Published in the San Diego Union-Tribune, January 29, 2024
by Neil Senturia
It is near the end of the first month of 2024, and the wellness gurus, the pop psychology promoters, the financial dart throwers and the tax planning advisers have all taken a whack at you.
And do not overlook the ubiquitous gym deal specials. The best one so far is where you pay for two years in advance, and in exchange, you do not have to work out at all, and the first five pounds are free.
The world and the wheel are still spinning, and now I get to lob in a few of my own resolutions for the new year.
Follow the leader — or more accurately the “right” leader. Verbal volume does not indicate intelligence or acumen. That stuff about following your own star is nice, but even better is to follow someone who has walked that path before, is carrying a few water bottles and has a compass. That person may not be the obvious first choice.
Listen well. This one is baseline. You know this one, so do it. Enough said. On the personal confession scale, I do not do this well. I want to do it better. I practice what I preach, but it still appears I need more practice.
Embrace the pivot. The corollary is to acknowledge the error of your previous ways quickly. Consider the case of Harvard’s Claudine Gay. I will not opine at length, but in retrospect, if I were her coach, I would have done two things. First, I would not have let her go to Congress. It was a sucker bet. Smart people assume they can handle everything, after all, they’re smart. Hubris is still the provenance of the arrogant assumption. Beware sandbags.
Second, once the writing was on the wall, resign quickly. Save your reputation. Classy behavior is always rewarded. Throwing the red flag and wanting to argue with the ref when you know the guy had only one foot in bounds? Wasted effort.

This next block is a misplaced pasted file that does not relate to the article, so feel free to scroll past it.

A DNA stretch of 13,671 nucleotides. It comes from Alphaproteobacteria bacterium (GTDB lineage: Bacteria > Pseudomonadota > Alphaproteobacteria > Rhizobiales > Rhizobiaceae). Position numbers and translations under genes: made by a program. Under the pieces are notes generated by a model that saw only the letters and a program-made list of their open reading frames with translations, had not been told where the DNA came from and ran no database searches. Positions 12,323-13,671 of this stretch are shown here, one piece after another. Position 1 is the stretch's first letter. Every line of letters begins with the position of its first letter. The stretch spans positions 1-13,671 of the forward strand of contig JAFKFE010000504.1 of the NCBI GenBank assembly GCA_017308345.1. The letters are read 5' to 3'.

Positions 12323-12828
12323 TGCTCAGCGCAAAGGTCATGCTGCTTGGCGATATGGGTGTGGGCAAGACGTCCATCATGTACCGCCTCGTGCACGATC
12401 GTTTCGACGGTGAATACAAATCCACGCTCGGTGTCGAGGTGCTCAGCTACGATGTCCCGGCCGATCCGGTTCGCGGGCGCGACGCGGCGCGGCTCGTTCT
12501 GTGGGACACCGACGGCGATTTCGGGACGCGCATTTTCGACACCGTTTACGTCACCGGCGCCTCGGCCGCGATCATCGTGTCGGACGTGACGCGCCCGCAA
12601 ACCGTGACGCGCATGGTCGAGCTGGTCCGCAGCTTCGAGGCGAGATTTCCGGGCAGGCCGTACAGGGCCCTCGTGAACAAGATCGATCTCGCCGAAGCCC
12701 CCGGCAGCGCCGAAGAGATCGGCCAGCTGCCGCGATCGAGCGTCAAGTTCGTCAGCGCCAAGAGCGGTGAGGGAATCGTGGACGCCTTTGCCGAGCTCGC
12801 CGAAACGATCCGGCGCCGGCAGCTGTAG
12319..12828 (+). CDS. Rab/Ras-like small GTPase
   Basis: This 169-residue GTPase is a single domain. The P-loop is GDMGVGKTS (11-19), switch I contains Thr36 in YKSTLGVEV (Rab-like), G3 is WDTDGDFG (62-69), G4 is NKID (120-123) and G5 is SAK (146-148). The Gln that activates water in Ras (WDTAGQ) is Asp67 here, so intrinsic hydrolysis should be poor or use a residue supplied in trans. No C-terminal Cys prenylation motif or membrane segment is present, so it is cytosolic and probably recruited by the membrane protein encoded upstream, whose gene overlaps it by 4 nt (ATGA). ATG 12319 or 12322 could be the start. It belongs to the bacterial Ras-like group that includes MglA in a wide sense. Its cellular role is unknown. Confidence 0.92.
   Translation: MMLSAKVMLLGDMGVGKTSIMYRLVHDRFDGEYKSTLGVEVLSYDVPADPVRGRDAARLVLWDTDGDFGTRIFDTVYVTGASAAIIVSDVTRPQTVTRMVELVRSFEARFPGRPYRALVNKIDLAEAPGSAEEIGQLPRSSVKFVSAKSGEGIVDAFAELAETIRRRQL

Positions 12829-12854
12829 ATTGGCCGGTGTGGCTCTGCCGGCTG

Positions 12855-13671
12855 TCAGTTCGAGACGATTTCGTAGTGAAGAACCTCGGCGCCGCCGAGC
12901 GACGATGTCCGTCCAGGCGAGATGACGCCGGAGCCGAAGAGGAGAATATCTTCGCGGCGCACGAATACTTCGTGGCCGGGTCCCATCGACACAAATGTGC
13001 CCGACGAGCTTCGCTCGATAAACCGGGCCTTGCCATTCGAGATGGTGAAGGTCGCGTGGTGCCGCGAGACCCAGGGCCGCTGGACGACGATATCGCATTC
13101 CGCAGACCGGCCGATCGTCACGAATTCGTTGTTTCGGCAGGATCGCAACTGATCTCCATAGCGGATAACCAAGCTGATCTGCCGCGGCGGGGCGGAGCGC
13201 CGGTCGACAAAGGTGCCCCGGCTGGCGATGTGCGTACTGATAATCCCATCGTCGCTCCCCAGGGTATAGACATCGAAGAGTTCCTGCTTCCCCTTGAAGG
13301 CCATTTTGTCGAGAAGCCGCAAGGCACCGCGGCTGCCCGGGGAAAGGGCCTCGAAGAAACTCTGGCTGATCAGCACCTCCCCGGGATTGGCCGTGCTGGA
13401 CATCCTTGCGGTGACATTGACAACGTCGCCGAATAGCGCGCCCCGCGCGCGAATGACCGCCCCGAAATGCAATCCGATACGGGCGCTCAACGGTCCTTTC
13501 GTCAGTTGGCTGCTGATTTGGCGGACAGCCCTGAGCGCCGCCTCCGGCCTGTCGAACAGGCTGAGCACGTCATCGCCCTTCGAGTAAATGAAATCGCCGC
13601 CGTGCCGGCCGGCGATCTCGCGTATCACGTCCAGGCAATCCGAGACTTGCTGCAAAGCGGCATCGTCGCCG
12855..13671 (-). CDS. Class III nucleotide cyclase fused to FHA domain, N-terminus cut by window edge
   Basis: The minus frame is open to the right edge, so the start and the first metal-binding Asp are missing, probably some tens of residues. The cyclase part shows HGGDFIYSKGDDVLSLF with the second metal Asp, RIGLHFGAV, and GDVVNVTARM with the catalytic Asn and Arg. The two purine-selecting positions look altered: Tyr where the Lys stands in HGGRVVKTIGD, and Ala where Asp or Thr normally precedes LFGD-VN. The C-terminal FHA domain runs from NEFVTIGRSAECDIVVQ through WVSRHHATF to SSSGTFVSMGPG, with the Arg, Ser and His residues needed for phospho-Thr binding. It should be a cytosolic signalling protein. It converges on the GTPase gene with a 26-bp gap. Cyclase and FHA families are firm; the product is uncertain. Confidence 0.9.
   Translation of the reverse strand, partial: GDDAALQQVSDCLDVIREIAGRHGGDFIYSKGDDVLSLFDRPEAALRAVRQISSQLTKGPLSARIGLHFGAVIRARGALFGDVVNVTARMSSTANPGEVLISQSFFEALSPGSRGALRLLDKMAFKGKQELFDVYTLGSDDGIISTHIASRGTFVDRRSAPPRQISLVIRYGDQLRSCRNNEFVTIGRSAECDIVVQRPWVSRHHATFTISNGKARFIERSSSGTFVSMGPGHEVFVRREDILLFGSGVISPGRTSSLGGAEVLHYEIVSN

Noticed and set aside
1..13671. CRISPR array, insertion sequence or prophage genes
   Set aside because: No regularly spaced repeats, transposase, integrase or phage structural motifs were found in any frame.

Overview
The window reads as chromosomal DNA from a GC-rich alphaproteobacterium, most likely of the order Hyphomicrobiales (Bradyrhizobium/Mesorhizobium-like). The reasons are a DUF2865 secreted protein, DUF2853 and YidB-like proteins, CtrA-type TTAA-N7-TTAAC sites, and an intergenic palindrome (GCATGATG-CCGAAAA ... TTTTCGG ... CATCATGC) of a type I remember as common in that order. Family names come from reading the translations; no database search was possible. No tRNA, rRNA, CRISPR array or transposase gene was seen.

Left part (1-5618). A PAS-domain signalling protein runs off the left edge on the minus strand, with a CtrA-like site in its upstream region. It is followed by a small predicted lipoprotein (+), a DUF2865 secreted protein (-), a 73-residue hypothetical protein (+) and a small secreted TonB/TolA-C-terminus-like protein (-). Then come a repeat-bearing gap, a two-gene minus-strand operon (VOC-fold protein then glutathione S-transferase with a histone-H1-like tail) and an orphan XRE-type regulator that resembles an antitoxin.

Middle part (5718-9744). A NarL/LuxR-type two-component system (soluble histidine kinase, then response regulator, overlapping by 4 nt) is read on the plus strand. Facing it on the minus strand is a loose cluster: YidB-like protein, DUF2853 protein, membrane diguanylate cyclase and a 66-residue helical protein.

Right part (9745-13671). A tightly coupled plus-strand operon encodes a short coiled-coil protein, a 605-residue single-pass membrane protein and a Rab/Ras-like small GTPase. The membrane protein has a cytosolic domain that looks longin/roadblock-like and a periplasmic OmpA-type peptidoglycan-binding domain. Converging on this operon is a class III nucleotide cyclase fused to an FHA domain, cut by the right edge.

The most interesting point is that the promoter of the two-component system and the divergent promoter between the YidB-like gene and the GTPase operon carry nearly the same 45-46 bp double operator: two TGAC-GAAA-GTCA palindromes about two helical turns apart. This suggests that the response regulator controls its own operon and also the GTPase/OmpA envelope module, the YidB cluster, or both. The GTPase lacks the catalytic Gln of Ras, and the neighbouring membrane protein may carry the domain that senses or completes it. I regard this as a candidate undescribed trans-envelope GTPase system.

Better for Dr. Gay to quickly return to her role as professor. Might have avoided booth review, where they happened to notice some plagiarism as well.
We pay the full price for bad decisions, no discounts. The late Harvard professor Clay Christensen wrote the seminal case study on Netflix and Blockbuster.
Blockbuster had a huge sunk cost in inventory. They thought the cost of mailing DVDs would kill Netflix. Their fallacy was not understanding the difference between fixed costs vs. marginal costs. Christensen pointed out that “Netflix customers paid a monthly fee — and the company made money even when customers didn’t watch the DVDs they had ordered.” Blockbuster declared bankruptcy in 2010. Winner takes all.
Don’t cut corners when it really matters. Henry Ford said it best, “If you need a machine and don’t buy it, then you will ultimately find that you paid for it and don’t have it.”
Be generous of spirit. You cannot monetize everything. A friend says that all he has to sell is his time. And he wonders why all his clients wear watches. A life well lived is not measured in seconds.
I have written before about the effects of dopamine, a feel-good drug that is released in the body when you are doing something pleasurable, for example, doing good works and kindnesses. Seek it out in large batches.
The hard thing about most resolutions is that they are obvious. Yes, I do want to be a better person, but I need to be concrete in how I will implement the changes. Write it down — in pen.
Stay optimistic. By nature, I am a bit of a curmudgeon, but also an eternal optimist and believer in the next card to turn up. I want to play the long game. I can live with answering a few spam calls, you never know, could be your long-lost uncle with a deed to the ranch.
Be available. Your job is not your life. I have a client, makes a lot of money, hates his boss, wants to quit, can’t, the stock options. This is not a unique story, but the solution to that puzzle will require significant original thinking, letting go of what he knows to embrace the unknown possible what’s next. Look, ma, no hands.
Still, just in case, pack a parachute.
“Fasten your seatbelts,
it’s going to be a bumpy month,” Margo Channing.